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I am still Mike Mohammad a.k.a Mo Physics

I am still Mike Mohammad I am not a “yeah me” kind of person, but yesterday June 4th was an amazing day for me professionally. Two years ago on June 4th, I was in a medical coma (we’ll save that story for a future post.) I am proud of my work yesterday, I just wanted to take a moment to share it and celebrate myself (which I never do.)  If you don’t know me, I have been a secondary science educator for 20+ years and have taught 7 different science courses in my career. This year, though, I had been asked to make the transition to a Teaching and Learning Specialist. In this role, I work with teachers with EdTech tools and have a specialty in our district’s learning management system Canvas. I was one of the first teachers to pilot the system and have used it extensively in my classroom to help streamline workflows. Its use also helps in college readiness as most universities in our state, Wisconsin, use it as their learning management system. Ok, enough of that let’s talk about June 4th

Innovate, Lose, Grow

One of the great stories of Innovation shared in Innovator's Mindset is that of Blockbuster and Netflix. A part of the story that I’d like to reflect on is the failure of Netflix. Most of us didn’t know about it because we didn’t have a personal interest in Netflix, yet. The graph below is taken from a series that Derek Bennington did at Chief Innovator.  As you can see Netflix was not an instant success. They lost money for years before they began to grow.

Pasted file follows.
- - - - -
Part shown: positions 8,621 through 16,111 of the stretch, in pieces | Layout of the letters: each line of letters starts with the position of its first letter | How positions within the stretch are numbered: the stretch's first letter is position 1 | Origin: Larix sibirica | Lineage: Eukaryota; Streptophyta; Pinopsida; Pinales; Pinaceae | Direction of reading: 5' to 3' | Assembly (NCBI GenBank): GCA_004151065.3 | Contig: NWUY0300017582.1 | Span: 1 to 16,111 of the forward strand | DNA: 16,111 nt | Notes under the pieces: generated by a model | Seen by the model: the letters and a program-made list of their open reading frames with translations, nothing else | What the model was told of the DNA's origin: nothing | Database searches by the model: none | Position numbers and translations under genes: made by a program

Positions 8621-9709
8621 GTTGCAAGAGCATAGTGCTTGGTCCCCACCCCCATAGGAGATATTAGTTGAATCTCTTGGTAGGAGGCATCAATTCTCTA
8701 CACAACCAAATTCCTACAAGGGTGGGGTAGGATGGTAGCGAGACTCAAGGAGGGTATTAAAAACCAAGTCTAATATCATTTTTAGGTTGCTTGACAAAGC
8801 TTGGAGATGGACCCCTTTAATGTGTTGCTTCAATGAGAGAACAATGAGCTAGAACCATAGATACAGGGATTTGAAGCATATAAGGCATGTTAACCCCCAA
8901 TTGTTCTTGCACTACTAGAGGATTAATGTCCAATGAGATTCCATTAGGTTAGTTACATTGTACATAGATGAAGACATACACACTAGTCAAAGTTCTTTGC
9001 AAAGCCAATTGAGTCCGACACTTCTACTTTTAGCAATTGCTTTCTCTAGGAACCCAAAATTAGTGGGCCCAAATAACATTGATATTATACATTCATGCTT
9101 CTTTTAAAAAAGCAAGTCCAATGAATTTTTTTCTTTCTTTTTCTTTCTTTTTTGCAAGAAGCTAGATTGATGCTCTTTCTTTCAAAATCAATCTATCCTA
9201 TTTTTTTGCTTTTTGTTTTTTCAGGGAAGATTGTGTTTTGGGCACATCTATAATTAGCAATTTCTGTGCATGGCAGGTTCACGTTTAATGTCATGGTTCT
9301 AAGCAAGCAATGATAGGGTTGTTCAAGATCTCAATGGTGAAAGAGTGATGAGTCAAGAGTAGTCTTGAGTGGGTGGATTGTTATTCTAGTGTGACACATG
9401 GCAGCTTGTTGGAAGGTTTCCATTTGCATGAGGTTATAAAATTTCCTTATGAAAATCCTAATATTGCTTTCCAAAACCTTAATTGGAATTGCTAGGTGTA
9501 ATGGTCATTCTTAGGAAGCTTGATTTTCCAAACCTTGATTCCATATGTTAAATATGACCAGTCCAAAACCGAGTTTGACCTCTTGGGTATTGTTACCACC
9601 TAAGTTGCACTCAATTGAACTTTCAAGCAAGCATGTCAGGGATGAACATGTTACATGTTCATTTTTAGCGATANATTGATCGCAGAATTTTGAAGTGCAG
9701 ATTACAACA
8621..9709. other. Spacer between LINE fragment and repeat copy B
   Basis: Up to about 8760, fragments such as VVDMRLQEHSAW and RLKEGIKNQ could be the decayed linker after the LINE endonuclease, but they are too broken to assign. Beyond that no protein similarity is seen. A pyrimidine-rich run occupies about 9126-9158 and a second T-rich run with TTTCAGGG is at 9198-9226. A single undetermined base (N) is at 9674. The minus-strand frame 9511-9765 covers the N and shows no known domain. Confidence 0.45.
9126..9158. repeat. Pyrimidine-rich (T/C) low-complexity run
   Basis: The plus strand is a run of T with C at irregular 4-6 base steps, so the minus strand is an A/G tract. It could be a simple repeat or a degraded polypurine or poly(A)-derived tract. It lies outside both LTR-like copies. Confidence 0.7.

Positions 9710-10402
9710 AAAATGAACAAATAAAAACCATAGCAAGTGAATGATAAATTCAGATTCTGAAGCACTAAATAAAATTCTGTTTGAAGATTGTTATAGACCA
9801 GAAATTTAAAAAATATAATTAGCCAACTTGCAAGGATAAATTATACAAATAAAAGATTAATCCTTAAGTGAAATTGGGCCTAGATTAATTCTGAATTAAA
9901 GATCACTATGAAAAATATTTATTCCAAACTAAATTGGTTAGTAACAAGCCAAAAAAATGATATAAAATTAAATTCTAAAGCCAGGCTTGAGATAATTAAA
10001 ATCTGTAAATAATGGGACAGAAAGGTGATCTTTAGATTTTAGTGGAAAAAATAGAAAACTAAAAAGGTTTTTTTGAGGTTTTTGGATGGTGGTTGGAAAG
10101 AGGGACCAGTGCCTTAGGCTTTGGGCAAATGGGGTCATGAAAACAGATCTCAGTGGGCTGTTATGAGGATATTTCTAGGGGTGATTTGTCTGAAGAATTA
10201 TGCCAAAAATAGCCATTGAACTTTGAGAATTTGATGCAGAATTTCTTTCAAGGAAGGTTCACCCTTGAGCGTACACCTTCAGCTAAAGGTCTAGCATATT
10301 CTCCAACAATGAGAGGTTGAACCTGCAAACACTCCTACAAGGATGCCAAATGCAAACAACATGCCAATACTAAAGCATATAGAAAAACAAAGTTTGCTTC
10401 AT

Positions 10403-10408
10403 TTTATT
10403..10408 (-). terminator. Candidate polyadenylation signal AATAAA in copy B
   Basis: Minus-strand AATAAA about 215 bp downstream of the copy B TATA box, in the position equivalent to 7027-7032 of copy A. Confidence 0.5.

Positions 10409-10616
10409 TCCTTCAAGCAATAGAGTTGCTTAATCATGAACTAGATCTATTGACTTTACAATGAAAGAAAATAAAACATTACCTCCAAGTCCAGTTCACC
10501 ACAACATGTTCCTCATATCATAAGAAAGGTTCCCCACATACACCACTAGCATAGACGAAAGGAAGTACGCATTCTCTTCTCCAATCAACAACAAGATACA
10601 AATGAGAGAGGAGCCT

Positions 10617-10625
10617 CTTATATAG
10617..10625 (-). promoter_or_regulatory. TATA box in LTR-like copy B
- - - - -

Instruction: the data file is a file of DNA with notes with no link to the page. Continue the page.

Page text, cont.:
In a meeting four years ago, our assistant superintendent for teaching and learning Dr. Dana Monogue began by drawing a curve on the board similar to this:
She noted that the gains in our district had flatlined. Yes we were one of the highest performing district in the state now, but we weren’t preparing learners for tomorrow.  She put forth the challenge that we needed to change our model before we lost touch with the workplace of tomorrow and saw negative gains.
She next drew a second curve that represented a shift in practice, an attempt to innovate.

As you can see by this graph and the Netflix graph, they begin with loses. That day Dr. Monogue told us something I had never heard an administrator say before.  She communicated that our test scores might go down at first, but that’s ok. She let us know that she believed that short term losses are what long term success is built upon. Innovation requires a commitment to your goal and sticking to it.
It is one of those moments that I cling to as an educator.  It told me that my administration trusted me to be an agent of change, my failures didn’t define me, and they knew learning was more than just a score.  They understood that to innovate one must lose before growing.


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